The Minister of Foreign Affairs supported foreigners’ education in Poland by taking measures defined in the annual Plans of development cooperation arising from the Long-term development cooperation programme for 2016-2020 adopted by the Council of Ministers. NIK stands in a position that those plans were tailored to identified needs and possibilities related to educating overseas students. They were also consistent with the foreign policy priorities adopted by the Council of Ministers. In 2017-2019, the Minister earmarked nearly PLN 2.87 for scholarships for foreigners. He financed among others education of Ukrainian students in the College of Europe in Natolin or students from the countries of Western Balkans. Besides, the Minister implemented the Visegrad Scholarship Programme, developed as part of measures taken by the International Visegrad Fund.

Universities analysed needs related to education of foreigners. They properly assessed possibilities of educating foreigners, conducted recruitment for universities and financed education, took account of the possibility of educating foreigners in planning documents in their faculties. Though, in five universities (out of 18 audited ones) the assessment of foreigners’ education possibilities was not documented. One university did not adopt any strategy, which was a breach of the law. It also happened that foreigners were recruited without required documents, tuition fees were not properly collected or registered, and in some cases data was provided with delays.

In 2019, the percentage of foreign students reached 6.4%. In that way, the higher education internationalisation level in Poland planned at 5% in the Human Capital Development Strategy 2020 was achieved in advance. But it is still lower than the average of other OECD countries which is 8.9%.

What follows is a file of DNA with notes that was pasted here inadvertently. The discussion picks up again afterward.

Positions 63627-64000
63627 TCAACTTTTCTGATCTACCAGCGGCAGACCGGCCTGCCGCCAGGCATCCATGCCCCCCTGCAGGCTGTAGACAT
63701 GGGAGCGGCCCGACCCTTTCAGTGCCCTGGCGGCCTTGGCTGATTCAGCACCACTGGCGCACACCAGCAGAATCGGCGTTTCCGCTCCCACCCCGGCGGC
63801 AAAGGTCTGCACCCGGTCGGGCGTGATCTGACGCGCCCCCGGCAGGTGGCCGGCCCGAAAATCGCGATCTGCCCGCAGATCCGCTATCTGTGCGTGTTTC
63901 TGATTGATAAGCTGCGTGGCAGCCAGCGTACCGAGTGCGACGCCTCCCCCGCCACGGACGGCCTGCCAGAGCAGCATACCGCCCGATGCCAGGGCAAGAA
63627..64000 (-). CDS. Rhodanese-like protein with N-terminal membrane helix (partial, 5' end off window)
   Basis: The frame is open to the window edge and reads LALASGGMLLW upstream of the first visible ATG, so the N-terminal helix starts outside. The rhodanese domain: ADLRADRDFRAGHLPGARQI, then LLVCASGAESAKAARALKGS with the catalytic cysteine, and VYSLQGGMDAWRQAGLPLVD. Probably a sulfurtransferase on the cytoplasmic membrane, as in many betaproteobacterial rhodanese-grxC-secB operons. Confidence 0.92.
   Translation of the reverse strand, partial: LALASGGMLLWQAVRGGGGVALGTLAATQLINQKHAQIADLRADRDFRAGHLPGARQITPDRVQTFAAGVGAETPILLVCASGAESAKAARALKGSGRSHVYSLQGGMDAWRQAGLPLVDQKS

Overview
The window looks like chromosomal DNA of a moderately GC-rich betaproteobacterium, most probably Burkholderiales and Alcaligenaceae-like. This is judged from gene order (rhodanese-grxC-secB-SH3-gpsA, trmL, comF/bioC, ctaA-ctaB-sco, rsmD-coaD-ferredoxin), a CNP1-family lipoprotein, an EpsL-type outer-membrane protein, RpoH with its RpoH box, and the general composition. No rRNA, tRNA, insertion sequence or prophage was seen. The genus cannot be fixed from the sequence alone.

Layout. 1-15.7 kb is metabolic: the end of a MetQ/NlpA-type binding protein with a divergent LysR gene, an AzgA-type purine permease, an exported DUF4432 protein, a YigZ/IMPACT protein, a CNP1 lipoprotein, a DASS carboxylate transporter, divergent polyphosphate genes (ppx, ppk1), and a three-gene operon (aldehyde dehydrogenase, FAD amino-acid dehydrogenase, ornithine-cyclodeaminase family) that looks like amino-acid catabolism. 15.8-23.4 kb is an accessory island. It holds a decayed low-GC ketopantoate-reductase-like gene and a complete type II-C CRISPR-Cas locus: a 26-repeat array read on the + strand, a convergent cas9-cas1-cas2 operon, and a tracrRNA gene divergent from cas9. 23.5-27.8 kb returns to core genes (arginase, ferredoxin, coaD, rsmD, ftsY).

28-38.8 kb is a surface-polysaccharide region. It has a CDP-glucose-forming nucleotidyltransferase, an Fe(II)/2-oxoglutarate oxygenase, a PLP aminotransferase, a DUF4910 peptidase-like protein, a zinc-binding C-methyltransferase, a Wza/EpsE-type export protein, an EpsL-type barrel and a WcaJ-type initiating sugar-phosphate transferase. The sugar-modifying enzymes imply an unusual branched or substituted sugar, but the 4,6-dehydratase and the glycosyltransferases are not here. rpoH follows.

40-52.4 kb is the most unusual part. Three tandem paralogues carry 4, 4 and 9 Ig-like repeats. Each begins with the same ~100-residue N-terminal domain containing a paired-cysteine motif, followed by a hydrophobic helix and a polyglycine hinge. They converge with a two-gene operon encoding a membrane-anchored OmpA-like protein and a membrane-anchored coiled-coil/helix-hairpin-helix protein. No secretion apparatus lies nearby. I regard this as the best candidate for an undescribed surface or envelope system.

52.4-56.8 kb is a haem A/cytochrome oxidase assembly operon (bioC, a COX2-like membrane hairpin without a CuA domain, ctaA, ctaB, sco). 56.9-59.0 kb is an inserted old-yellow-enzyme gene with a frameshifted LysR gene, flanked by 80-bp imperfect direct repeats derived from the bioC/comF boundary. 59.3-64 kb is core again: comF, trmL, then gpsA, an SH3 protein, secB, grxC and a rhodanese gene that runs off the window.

According to NIK it is unrealistic that the target of 100 thousand foreign students in Polish colleges and universities in 2021 will be achieved (that target was defined in the Long-term plan for cooperation with abroad of the Ministry of Science and Higher Education. This thesis is supported by the fact that in school years 2016/2017 - 2019/2020 the number of foreign students went up only by 16.3 thousand persons, whereas in school year 2019-2020 it was only 2.9 thousand overseas students more. The COVID-19 epidemic and related restrictions concerning movement are not without significance.

Recommendations

Considering the risk that the target of 100 thousand students in 2021 may not be achieved, NIK has recommended that the Minister of Science and Higher Education, the Minister of Foreign Affairs, the Director of the National Agency for Academic Exchange should review their plans and intensify efforts to foster education of students in Polish colleges and universities.  

The audit covered the period 2017-2020 (until 31 July). NIK audited the Minister of Science and Higher Education, the Minister of Foreign Affairs, the National Agency for Academic Exchange and 18 public universities. A questionnaire was made in 107 public higher education schools supervised by the ministers.

Article informations

Date of creation:
17 March 2021 15:17
Date of publication:
17 March 2021 15:17
Published by:
Marta Połczyńska
Date of last change:
21 July 2021 12:14
Last modified by:
Andrzej Gaładyk
A group of international students sitting at the table, talking © Adobe Stock